My mom got pregnant with me when she was 16. Needless to say, we weren’t rolling in cash those first years I was earthside. But Christmas? Christmas was different. Valuables were pawned, gifts were shipped across state lines from family, or donated by strangers. No matter how little we had day-to-day, we always had an over the top, present packed holiday. Christmas was magic. An escape from reality that was literally packaged with shiny ribbons and bows.
Even as we moved out of poverty, giving and receiving gifts was a cornerstone of Christmas growing up. It set the stage for how I approached the holiday as I became an adult. Spending more money than I could afford to on the people in my life I loved. Stressing that gifts I bought people didn’t make me come off “cheap” or “poor” or “less.” Over-gifting was a well-formed habit by the time I was 18. Christmas brought me so much joy growing up, and I wanted to spread that joy on to my friends and family. I had been conditioned that material possessions bring joy, so that was my joy spreading method.
Having three kids back to back is a quick way to learn how fast ‘stuff’ accumulates. And as I became more and more aware of the amount of waste we create as consumers it was painfully obvious something had to change. For years we cut back on the amount of gifts we gave. We instructed friends and most family to abstain from giving us any gifts (for birthdays and Christmas alike). But it was still too much. So last year I didn’t buy a single present. Not for my kids, my parents, my husband, not a present purchased and not a penny spent. And looking back I don’t have an ounce of regret.
My kids have plenty of toys. Toys with a lot of life left in them. Toys they usually enjoy, but seldom take care of. I do not need to donate their well loved (emotionally and physically) toys just to make room for new toys that will ultimately meet the same fate of the landfill. They also have plenty of clothes. They do not need a new outfit just because it’s cute or on sale. I can’t keep up with laundry as it is, I do not care to add to it. They live within walking distance to a library filled with more books than they will ever read. Meanwhile, most of the books they own have ripped or missing pages – why add more?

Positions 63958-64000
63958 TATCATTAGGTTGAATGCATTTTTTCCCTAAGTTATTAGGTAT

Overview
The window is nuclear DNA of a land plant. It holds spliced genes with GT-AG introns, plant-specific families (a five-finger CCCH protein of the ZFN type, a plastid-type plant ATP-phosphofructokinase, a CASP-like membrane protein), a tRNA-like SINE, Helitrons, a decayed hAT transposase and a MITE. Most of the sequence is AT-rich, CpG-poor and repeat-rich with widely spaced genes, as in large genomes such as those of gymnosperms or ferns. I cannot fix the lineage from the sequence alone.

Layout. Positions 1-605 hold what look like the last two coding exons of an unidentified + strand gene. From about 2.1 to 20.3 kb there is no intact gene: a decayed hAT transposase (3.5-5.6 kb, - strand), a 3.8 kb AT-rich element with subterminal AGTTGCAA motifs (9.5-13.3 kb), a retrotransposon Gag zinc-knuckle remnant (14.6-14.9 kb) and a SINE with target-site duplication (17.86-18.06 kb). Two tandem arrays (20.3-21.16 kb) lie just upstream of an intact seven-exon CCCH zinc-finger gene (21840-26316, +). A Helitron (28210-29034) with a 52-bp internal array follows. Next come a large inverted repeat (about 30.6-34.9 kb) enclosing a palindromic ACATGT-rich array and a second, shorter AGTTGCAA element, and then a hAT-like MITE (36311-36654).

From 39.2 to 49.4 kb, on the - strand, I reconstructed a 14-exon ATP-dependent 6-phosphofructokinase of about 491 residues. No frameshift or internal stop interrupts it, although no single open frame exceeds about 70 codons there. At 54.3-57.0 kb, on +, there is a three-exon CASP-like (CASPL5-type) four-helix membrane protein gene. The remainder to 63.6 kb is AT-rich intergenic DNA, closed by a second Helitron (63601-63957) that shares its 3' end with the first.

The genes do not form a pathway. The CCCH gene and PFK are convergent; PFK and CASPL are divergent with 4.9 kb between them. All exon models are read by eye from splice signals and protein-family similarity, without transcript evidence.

Our culture of consume, consume, consume is hurting us, more than we know. Not only are the dumpsters around the nation full of perfectly good food, but they are full of perfectly good gifts. We’re depleting natural resources to stock shelves. We demand variety, perfection, and abundance, and businesses provide. But once the seasons change and our interests shift, stores are left with tons and tons of merchandise and nothing to do with it all. Thrift stores are already busting at the seams with toys, gadgets, furniture and clothes from families who donated to make room for new goods, which means these items go straight from the factory to the landfill, only stopping briefly to sit in a retail store. Incidentally, much of what we donate never makes it’s way to a new family either. There are simply too many people trying to get rid of too much stuff. Santa and the giving of gifts becomes a lot less magical when you see the damage it’s doing to our earth.
Spending time making sure we have room for new toys. Spending time shopping, shopping, shopping. It all takes away from the time we could, and arguably should, be spending with the people we are giving gifts to. Last year was so much more enjoyable, and time with family so much more valuable, when we weren’t focused on gifts. We still created beautiful memories – they were simply not memories centered around stuff. I cannot think of a more effective way to teach my children that Christmas isn’t about presents —than to not make it about presents.
I am looking forward to another amazing, gift-free Christmas.